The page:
One of my favorite artists is Frida Kahlo. Since I am a huge fan of symbolism, her work sparked my interest while taking a humanities course in college. I immediately found myself wanting to know more about her because of the unusual ways she portrays herself in her paintings.
Kahlo’s paintings convey both physical and emotional pain that she endured throughout her tragic life. She often dressed herself in men’s clothing to rebel and annoy people, but she had issues with her body after having an injured leg from a bout of polio. She’d been in a bus accident when she was 18 years old, which left her with several broken bones, a fractured spine and confinement to a bed for many years. Probably worst of all for her was the inability to have children.
Kahlo often did destructive things, too. At one point in her life, she cut her beautiful long hair to spite her husband, Diego – probably because of his affairs with other women. In return, she also began having affairs and painted a beautiful portrait of herself to give to her married lover.
It seems that almost all of Kahlo’s paintings I found are self-portraits (and a few still lifes). In none of them does she portray herself as a happy person, which leads me to wonder more about this woman. Was she obsessed with festering in her own self-pity? Was she in more emotional pain than physical? Was she a bit of a narcissist? I think the mysteries lie in the symbols of her artwork.
I wrote this while taking Coursera’s Fantasy & Science Fiction course. The assignment was to write an essay on HG Wells work, but I do things my way. I combined the two stories and created a poem out of it.
She was like a lion,
a big bright shining star
Her mane rose up,
captured the sky
like a chariot on fire,
those that surrounded her
Push, pull, push, pull…
Most never take notice
until it’s too late
But the one with one eye –
Yes, he notices
He sees her bodacious beauty –
mountains rising above him,
he begins to feel caved in
Until he realizes he’s in love.
When I was a student at Florida State University, I had the wonderful opportunity of interviewing artist Peter Saul. At the time, he was 63 years old and an instructor at the University of Texas. After seeing his work at FSU’s art museum, I was inspired! There was so much detail and elements of story that I knew I just had to write my art education term paper on this awesome artist. This is a portion of my paper and interview concerning his work Criminal Medicine.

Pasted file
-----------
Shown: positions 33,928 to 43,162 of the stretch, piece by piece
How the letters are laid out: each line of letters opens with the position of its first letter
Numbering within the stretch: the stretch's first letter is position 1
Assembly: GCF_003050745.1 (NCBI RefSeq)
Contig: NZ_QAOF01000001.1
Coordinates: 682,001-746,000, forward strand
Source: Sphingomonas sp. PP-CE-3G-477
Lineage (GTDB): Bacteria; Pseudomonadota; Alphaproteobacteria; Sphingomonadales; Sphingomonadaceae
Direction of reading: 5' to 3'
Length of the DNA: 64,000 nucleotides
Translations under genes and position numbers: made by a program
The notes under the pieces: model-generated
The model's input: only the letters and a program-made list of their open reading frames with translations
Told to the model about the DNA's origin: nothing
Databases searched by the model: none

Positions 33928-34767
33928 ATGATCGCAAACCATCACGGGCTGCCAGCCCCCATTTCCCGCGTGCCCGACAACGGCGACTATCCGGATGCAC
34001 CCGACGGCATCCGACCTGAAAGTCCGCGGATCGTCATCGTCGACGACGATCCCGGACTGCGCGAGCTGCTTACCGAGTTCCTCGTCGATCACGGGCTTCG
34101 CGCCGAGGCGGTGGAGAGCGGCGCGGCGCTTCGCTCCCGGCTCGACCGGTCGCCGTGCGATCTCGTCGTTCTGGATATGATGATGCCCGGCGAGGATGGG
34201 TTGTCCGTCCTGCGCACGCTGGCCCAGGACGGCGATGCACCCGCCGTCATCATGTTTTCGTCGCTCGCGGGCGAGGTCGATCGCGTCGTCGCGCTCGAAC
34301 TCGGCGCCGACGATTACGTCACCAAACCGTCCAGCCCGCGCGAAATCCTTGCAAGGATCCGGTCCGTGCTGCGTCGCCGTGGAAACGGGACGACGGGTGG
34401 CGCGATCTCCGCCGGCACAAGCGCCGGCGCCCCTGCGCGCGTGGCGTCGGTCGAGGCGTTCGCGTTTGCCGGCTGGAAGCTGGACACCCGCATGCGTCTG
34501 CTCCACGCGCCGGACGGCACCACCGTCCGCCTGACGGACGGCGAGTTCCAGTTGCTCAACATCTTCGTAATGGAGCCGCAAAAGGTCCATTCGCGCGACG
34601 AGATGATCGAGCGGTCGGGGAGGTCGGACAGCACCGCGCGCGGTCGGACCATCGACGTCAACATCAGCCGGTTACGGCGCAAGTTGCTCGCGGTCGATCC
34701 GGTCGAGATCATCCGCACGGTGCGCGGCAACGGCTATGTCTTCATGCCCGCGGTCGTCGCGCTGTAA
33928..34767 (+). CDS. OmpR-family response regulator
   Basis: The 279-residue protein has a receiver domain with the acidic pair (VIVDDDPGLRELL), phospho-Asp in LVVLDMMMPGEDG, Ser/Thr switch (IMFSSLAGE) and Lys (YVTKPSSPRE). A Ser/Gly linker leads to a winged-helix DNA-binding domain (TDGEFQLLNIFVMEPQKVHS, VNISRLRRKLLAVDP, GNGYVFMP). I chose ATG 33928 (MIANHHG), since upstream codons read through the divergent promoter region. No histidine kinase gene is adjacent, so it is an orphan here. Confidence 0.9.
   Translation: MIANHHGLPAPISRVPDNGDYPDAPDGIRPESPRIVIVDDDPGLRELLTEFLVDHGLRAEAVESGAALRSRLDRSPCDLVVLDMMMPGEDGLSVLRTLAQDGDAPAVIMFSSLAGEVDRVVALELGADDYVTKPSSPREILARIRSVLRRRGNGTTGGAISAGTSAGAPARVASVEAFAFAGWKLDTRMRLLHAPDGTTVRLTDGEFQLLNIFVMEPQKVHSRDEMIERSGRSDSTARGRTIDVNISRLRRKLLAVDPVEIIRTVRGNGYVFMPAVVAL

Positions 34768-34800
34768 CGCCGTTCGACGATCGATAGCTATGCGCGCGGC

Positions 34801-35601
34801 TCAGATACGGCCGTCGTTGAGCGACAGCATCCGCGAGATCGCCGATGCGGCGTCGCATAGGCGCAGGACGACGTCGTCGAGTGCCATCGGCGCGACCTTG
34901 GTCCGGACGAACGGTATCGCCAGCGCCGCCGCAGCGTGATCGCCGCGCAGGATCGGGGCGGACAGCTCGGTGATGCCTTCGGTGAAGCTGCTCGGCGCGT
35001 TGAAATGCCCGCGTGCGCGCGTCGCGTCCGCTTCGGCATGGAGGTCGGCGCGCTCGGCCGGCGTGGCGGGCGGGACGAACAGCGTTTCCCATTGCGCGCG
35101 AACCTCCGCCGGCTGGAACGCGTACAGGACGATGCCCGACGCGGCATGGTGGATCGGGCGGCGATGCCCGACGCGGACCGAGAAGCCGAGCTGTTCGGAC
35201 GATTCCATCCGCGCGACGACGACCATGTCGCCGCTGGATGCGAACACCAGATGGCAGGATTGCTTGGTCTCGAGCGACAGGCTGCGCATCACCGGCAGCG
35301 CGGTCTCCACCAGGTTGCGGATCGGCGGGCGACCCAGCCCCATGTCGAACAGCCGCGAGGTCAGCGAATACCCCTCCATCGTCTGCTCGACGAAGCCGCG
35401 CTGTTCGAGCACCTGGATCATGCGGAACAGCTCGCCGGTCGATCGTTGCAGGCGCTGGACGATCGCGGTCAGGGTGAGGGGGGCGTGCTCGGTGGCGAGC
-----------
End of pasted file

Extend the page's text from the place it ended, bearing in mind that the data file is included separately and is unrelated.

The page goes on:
The art created by Peter Saul reflects the images of surrealism, pop art, and abstract expressionism. His use of distorted gesture and unrealistic figures imitate the style of surrealists; his bright fluorescent colors and cartoonish style represents the work of pop artists; and his abstract figures mirror the abstract expressionists. Saul’s subject matter usually includes social or psychological issues. Viet Nam became the subject of Saul’s work in the 60s. Some of the artist’s work came from a personal level, such as his “Self-Portrait”. Saul has exhibited his work all over the world, including France, Switzerland (Bibliography) and at Florida State University.
Criminal Medicine, one of Saul’s pieces located in the Florida State University’s permanent collection, was painted with oil on acrylic in 1966. Like his other works, Criminal Medicine is filled with symbols of its time – the 1960s – the flower power, Vietnam era. This piece’s symbolism involves an objection to the war that was so devastating – and so objected – to so many people. Criminal Medicine is about the power the United States’ soldiers had over the Viet Namese. There are chemistry tubes and vials labeled “race mixer” and “criminal medicine”, a U.S. Army sergeant, a female figure with a hat, a house, protruding eyes, musical notes, a cross with an army coat nailed to it, and the word “adultery” labeled nearby a female figure with an embryo in her womb. She sun is shown in different phases: smiling empty-eyed and not smiling. The subjects are overlapped, and the cartoonish colors include bright pink, orange, yellow, green, and silver, with bright and military shades of green and blues. Saul’s style in this artwork is tightly pieced together with black outlining the colors.
Criminal Medicine takes on a deconstructionist attitude, with its contradictions in the social setting. It represents what was behind the scenes of the destructive war – prejudice, pregnancy, and prayer. The racism between both countries was prevalent. The soldiers were impregnating women before they’d leave the country, and there were people praying for their lives to be saved probably more than ever.
In his interview, Saul says that there is a lot of psychology involved in Criminal Medicine. The sun is a curious item in the painting, with its spacey smile on one side and its melancholy look on the other. Perhaps the artist was trying to remind himself that it was still the age of LSD, despite what was happening across the world. Ironically, Saul claims to have never taken LSD or any drug (Interview), although his work appears to be “trippy”.
(Note: LSD was banned in ’66 when this painting was completed.) (“Political Paintings”).
For more information about this piece at Florida State University’s Museum of Fine Art, visit: